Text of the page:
IN 2002, Hideki Matsui hit 50 home runs for his Japan league baseball team, the Yomiuri Giants. It was clear to his fans—even the ones who were just eight, like Shohei Ohtani—what was going to happen next: Matsui would leave Japan and replicate his prodigious slugging in the major leagues. Which he did, playing the next five seasons for the Yankees.
Ask Ohtani if he recalls being at all upset by Matsui's departure and he flashes a mystified grin. "I thought it was a really good thing," Ohtani says through a translator. "I was more proud to see my countryman doing well. If [Matsui] didn't make the move, then we would never have been able to see how the best Japanese players perform in the States."
Of course it is now Ohtani who is showcasing his talent in major league baseball. And for all the abundant feel-good angles to the Ohtani story in the States, consider this one: Ohtani's extraordinary moonlighting is playing as well in Japan as it is here. So often in sports, one league's overseas sensation is another league's loss. In this case, there's no sense of disloyalty. Ohtani didn't abandon Japanese baseball; he is validating it. "There's no ambivalence here," says John E. Gibson, who's covered baseball in Japan for the last 20 years. "There's a grand sense of pride."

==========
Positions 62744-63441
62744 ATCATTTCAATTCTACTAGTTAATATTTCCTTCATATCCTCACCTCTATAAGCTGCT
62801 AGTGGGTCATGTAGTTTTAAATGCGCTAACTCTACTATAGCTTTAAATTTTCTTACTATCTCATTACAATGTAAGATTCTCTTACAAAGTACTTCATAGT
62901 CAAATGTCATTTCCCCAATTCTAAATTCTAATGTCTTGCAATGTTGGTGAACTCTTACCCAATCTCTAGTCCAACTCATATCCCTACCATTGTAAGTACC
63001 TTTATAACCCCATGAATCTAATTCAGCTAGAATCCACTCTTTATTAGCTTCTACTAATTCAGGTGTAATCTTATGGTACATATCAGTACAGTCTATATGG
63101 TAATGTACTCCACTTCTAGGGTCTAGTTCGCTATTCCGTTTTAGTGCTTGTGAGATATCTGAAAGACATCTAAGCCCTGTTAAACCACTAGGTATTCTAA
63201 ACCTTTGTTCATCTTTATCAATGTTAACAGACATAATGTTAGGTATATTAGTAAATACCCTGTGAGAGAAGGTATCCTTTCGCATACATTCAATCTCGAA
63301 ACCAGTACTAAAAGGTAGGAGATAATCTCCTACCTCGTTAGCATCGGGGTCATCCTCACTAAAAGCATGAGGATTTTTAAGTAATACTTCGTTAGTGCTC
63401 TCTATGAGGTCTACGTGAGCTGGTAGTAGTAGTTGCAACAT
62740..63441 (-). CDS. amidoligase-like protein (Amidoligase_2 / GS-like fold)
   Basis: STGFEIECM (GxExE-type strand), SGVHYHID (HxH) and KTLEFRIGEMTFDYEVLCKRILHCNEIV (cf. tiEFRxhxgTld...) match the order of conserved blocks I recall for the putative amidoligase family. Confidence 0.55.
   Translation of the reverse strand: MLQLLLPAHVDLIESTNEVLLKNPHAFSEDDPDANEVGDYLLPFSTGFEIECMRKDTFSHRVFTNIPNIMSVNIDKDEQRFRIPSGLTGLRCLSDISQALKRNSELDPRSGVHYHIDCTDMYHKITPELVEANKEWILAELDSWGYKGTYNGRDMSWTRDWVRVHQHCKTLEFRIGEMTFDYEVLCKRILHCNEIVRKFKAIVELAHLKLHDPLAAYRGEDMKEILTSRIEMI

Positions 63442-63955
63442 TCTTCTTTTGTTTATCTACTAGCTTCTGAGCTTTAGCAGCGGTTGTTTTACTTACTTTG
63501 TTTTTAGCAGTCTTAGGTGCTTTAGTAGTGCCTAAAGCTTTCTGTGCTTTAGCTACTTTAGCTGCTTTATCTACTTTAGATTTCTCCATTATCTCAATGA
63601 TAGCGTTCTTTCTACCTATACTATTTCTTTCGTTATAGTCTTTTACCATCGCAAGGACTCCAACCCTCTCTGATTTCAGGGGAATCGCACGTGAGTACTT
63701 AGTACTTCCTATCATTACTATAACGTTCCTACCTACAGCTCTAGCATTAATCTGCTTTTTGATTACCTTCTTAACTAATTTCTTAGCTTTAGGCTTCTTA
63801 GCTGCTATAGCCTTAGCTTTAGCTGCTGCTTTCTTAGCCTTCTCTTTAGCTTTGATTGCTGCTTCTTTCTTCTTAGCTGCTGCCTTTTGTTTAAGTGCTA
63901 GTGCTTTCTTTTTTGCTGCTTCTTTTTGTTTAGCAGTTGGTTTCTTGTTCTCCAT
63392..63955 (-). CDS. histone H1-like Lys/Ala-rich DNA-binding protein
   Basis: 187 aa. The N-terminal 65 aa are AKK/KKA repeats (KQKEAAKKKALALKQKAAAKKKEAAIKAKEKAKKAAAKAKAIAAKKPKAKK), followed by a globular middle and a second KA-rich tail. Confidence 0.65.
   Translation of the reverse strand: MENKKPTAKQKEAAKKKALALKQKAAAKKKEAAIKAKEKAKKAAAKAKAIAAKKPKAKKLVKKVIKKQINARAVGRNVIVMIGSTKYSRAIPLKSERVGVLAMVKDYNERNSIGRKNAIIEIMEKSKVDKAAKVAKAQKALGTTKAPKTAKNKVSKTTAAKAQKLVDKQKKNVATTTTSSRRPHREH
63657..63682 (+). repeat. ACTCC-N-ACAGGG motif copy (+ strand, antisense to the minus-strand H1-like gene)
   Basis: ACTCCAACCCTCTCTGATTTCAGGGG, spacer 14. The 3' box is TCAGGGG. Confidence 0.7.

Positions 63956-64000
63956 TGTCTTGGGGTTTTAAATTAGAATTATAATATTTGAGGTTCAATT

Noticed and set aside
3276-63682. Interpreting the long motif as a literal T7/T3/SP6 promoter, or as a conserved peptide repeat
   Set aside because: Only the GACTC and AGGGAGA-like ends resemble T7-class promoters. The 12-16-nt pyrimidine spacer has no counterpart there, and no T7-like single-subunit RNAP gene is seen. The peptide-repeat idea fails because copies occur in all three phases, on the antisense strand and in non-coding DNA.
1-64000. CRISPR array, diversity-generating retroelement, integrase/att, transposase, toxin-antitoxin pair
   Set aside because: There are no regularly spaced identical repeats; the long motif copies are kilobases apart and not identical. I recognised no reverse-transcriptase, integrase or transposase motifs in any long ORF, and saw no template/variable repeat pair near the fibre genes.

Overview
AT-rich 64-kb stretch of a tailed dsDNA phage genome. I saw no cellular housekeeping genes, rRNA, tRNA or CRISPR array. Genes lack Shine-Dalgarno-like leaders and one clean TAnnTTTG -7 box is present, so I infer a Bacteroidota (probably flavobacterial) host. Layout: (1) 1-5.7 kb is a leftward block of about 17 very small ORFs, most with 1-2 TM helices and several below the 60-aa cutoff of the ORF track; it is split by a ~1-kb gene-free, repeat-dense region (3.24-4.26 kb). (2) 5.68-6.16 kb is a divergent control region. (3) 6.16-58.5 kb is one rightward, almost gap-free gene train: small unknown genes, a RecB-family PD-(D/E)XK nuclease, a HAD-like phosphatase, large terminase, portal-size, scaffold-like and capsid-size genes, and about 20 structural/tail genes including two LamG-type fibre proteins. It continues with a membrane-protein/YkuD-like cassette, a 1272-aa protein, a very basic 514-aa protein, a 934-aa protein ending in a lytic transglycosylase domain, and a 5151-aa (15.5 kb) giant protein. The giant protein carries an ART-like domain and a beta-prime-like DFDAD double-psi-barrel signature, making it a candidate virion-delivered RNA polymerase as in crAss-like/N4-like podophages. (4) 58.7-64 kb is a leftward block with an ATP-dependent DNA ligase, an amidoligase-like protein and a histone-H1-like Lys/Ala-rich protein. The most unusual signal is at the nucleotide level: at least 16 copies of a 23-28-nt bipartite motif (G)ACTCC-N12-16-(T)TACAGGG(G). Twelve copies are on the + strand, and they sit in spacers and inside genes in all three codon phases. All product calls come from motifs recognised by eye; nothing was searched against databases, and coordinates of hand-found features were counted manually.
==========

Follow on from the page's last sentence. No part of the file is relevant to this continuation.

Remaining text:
For three straight days, Japanese national newscasts led with stories of Ohtani's home runs. In restaurants patrons stop conversations and gather around monitors to watch Ohtani's at bats. In offices work stops when he comes to the plate.
Shohei-mania rages with special ferocity in Sapporo, where Ohtani played for the Nippon Ham Fighters. Before Fighters' games, Ohtani's MLB highlights play on the stadium video boards. Former teammates raptly follow his progress as well. The Fighters were on the road in Sendai when Ohtani hit his second home run for the Angels. "We were watching in the clubhouse, and everyone was going crazy," says Fighters third baseman Brandon Laird, himself a former major leaguer.
Before Ohtani departed to the majors, Japanese fans were wary that, after a hitting slump or a rough outing on the mound, his risk-averse MLB overlords would make him choose one position and abandon his experiment. Last year, as Ohtani was deciding which team to join, his longtime manager Hideki Kuriyama pleaded with the suitors, "Please trust him all the way through."
That is: Trust the process. The Angels did. And now the Great Ohtani Experiment goes on with the echoes of a cultural exchange, not a trade deficit.
SIGN OF THE APOCALYPSE
BOXER ROD SALKA DONNED SHORTS WITH A WALL PATTERN AND THE WORDS "AMERICA 1ST" FOR HIS BOUT AGAINST MEXICAN FIGHTER FRANCISCO VARGAS. AN INSPIRED VARGAS WON IN A SIX-ROUND TKO.
THEY SAID IT
"IT'S NOT THE FIRST TIME THAT'S HAPPENED."
SIDNEY CROSBY, the Penguins captain, upon hearing that Flyers fans put his picture in the urinals at Philadelphia's Wells Fargo Center for Game 3 of their first-round series.